The whole point of the Utopia concept is that it doesn’t exist. So did the producers of the new ‘reality’ show know this? Of course they did. Check it out…
Utopia, like utopias, was never meant to work. The “social experiment” that premiered on Fox last week has a fascinating premise—15 vastly different contestants are dropped into an oasis, deprived of almost all possessions, and tasked with creating their own sustainable paradise—but the show’s grand gimmick quickly become a portrait of disastrous irony.
Five hours of Utopia have aired thus far, and already the differences and inequalities that cause many “real world” problems—the ones supposedly wiped clean upon contestants’ entry—are becoming sources of violent conflict. Drunken bros, angry hillbillies, and homeless ex-cons are butting heads with ex-military chefs, body-positive feminist hunters, and free-spirited survivalists. It’s what you might call a devolution; and it’s making it abundantly clear why dystopian literature, rather than its utopian counterpart, has flourished: true utopia is inherently impossible. Attempting utopia is the surest route to dystopia—and even if you could make utopia happen, it would be unspeakably boring.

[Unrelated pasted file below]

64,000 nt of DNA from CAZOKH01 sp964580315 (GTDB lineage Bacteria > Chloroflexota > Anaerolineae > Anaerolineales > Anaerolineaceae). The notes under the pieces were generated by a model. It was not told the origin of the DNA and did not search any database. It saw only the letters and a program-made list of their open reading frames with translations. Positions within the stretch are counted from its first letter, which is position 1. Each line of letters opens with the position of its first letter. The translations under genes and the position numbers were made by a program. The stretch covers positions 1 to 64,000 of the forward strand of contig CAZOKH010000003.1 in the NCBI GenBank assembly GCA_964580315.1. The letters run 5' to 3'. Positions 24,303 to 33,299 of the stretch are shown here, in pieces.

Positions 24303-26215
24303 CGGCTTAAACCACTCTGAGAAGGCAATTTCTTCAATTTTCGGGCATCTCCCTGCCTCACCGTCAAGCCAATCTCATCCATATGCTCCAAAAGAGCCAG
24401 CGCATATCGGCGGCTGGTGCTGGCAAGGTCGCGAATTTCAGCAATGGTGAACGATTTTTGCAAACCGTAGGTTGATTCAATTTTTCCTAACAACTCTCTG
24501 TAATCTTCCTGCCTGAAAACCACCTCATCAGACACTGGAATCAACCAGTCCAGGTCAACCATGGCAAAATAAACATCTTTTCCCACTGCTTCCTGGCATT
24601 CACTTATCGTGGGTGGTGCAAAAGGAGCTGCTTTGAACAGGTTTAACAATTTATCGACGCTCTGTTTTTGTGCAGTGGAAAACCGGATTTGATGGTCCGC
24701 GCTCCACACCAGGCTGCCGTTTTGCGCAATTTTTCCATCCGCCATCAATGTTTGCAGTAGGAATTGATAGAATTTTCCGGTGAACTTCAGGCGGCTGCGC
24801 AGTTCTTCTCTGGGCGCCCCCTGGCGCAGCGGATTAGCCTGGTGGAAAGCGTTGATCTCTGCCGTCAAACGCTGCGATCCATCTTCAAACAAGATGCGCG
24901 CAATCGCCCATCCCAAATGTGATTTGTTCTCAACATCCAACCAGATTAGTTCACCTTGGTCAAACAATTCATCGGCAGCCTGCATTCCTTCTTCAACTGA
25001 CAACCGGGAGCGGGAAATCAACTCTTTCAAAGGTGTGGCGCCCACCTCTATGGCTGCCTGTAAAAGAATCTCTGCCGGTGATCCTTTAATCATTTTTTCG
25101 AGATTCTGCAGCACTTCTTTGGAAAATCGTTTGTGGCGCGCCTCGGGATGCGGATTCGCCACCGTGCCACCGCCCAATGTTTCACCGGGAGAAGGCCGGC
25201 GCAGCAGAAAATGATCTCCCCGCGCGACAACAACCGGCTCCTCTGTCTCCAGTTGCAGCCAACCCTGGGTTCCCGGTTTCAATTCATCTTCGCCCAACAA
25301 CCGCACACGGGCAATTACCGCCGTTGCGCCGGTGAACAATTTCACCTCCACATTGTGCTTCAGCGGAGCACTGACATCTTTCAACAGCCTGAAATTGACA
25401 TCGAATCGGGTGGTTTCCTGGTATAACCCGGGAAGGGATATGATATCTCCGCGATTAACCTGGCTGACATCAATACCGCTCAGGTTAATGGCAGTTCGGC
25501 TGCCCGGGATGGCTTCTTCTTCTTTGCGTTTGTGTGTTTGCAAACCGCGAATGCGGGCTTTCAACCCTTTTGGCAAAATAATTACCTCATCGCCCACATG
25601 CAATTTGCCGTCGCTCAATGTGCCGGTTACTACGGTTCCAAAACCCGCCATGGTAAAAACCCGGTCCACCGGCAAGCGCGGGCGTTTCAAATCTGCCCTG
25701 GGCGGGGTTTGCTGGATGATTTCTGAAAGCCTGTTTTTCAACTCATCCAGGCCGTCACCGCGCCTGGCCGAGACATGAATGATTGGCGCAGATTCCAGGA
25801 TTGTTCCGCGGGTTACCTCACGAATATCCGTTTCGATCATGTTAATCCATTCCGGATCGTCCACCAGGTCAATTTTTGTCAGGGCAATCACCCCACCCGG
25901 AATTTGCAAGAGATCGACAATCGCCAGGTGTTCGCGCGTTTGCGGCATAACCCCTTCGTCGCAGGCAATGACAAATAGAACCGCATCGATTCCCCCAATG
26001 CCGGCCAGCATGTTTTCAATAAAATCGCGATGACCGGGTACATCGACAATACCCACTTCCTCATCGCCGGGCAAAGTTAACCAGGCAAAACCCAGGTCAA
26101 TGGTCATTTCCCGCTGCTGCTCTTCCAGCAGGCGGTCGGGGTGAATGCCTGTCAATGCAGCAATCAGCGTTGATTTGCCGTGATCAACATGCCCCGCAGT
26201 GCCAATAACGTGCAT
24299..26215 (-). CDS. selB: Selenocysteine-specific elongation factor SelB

The thing is, the producers knew all of this from the get-go. How could they not? Even those who have never picked up a book in their lives have to understand perfect communities are impossible. So why make a series that is doomed to fail?
But here is the big paradox: In order for utopia to be achieved and the show to actually be successful in its ends, the contestants have to create full cooperative harmony in the compound—but as anyone who has seen an episode of Real Housewives can tell you, peace makes for decidedly unsuccessful television. Those arguments are exactly what are necessary for the show to be interesting enough to get ratings and stay on the air.
“It’s very important for us as producers to look to add special sauce constantly when people do leave, and make sure that we keep things fluid and dynamic, that new ideas and new points of view come in,” Kroll says. “Obviously, this show is like a shark: if it stops moving, it dies.”
Read more: Wired
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